Do Declining Business Loans Prove a Credit Crunch?

by: Bill Conerly

Bank loans to businesses for commercial and industrial (C&I) purposes continue to decline. That by itself does not prove that we are in a credit crunch.

Credit crunch definition: "When credit is rationed by non-price means in a way not typical for that type of credit at that time of the business cycle." My definition excludes tightening of credit simply by raising interest rates, and it also excludes the tightening of credit that is normal during recessions. The concept we're trying to get at is abnormal tightness.

Do we have that now? Here's a picture of C&I loans outstanding by banks. For each of the past 10 business cycles, I measure the dollar value of loans outstanding divided by the value of loans outstanding at the time when the business cycle was at its peak. So a value of 1.2 on the chart says that loan volume is 20 percent higher than it was when the business cycle hit its peak.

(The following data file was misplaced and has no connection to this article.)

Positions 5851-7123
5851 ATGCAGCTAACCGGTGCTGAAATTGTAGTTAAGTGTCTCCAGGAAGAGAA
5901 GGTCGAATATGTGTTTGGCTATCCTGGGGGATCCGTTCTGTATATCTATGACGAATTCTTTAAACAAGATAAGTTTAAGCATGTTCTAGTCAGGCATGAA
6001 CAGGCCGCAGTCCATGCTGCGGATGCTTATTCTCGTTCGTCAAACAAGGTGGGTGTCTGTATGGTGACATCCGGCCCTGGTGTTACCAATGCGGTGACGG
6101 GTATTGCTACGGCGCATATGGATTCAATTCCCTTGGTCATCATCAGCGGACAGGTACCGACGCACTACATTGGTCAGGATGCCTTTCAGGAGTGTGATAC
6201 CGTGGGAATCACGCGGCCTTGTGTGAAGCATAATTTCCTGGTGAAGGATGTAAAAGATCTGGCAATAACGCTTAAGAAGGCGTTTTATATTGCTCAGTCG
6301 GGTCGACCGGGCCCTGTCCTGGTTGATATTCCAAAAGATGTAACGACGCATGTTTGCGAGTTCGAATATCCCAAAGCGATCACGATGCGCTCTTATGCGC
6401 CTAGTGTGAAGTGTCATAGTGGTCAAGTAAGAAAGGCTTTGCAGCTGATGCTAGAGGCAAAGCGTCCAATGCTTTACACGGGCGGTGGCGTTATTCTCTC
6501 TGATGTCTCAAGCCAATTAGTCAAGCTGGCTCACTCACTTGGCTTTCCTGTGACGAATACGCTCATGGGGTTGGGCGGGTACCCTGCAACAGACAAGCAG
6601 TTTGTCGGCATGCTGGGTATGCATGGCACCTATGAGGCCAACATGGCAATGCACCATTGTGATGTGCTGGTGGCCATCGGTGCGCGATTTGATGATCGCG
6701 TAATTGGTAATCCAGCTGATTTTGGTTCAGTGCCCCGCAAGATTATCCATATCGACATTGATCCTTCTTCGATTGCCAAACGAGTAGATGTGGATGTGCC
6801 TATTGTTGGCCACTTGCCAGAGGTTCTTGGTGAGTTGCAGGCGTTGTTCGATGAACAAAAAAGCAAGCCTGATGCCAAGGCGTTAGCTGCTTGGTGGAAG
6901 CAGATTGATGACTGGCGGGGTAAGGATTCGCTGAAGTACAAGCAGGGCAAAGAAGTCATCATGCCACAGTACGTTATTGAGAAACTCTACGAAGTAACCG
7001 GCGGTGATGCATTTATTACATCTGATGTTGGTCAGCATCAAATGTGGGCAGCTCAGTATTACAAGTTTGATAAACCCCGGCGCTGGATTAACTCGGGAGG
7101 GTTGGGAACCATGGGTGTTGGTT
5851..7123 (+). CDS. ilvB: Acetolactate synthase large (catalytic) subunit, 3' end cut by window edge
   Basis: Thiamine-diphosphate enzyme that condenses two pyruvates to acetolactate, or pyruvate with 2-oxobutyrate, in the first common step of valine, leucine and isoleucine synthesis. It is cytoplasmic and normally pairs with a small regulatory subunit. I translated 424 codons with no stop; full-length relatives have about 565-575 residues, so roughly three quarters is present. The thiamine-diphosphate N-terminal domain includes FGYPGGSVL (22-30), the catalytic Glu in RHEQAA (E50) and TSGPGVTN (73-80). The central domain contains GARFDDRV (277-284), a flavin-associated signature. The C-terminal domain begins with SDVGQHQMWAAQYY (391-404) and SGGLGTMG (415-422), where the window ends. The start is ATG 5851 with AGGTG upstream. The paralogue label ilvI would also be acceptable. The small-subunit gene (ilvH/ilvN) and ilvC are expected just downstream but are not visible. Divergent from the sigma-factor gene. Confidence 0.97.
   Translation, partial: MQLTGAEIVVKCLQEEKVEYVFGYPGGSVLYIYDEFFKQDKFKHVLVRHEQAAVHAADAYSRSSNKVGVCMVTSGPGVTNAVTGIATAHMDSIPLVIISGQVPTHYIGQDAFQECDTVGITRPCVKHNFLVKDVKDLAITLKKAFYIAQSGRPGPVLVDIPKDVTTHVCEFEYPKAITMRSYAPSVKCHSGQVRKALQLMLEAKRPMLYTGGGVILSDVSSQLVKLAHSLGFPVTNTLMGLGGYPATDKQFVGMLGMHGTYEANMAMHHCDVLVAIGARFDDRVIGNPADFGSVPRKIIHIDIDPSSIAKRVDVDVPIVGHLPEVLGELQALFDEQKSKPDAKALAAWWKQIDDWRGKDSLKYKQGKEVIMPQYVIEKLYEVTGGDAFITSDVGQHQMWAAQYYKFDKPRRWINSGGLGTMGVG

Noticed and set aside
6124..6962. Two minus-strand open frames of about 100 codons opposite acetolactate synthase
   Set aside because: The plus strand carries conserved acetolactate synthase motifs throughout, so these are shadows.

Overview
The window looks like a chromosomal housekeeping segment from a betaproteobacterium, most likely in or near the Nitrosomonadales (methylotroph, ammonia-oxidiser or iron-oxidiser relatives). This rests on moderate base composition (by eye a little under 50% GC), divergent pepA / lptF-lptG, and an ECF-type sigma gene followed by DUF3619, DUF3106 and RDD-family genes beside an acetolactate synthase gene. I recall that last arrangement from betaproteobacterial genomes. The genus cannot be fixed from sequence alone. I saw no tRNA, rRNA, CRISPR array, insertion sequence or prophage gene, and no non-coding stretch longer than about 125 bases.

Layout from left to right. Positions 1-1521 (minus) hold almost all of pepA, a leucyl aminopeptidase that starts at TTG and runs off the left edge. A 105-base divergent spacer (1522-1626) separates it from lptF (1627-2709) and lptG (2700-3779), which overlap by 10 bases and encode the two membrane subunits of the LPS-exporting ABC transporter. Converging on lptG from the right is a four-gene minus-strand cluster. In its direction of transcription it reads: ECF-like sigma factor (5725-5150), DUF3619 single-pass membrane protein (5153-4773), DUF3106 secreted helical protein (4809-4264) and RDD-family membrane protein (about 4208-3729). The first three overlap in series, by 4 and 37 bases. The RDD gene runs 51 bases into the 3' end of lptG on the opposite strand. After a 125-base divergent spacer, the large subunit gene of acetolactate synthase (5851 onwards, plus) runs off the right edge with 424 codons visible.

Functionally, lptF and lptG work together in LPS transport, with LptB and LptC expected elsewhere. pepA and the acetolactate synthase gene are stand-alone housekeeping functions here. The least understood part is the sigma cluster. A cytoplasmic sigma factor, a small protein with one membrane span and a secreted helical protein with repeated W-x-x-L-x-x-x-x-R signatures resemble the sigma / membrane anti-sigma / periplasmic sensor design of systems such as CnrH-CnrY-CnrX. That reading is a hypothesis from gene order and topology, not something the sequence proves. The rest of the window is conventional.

C and I

Three observations:

1) In the latest cycle, loan volume grew surprisingly fast in the early months. Maybe NBER's Business Cycle Dating Committee has the cyclical peak wrong.

2) There seems to have been a little blip up in October of last year, probably caused by borrowers who were closed out of the commercial paper market exercising their standby lines of credit.

3) Loan demand is usually soft in a recession and immediately following. That makes sense given what we know about inventories and capital spending, the two main triggers of C&I loans.

So are we in a credit crunch? I think not. It's simply garden variety credit tightening combined with weak demand for loans.

(Note that this discussion does NOT include consumer loans or real estate loans.)

How does credit availability affect the economic forecast? I think that business demand for credit will be soft for its own reasons, but limited even more by normal bank behavior of tightening credit standards in the wake of a recession.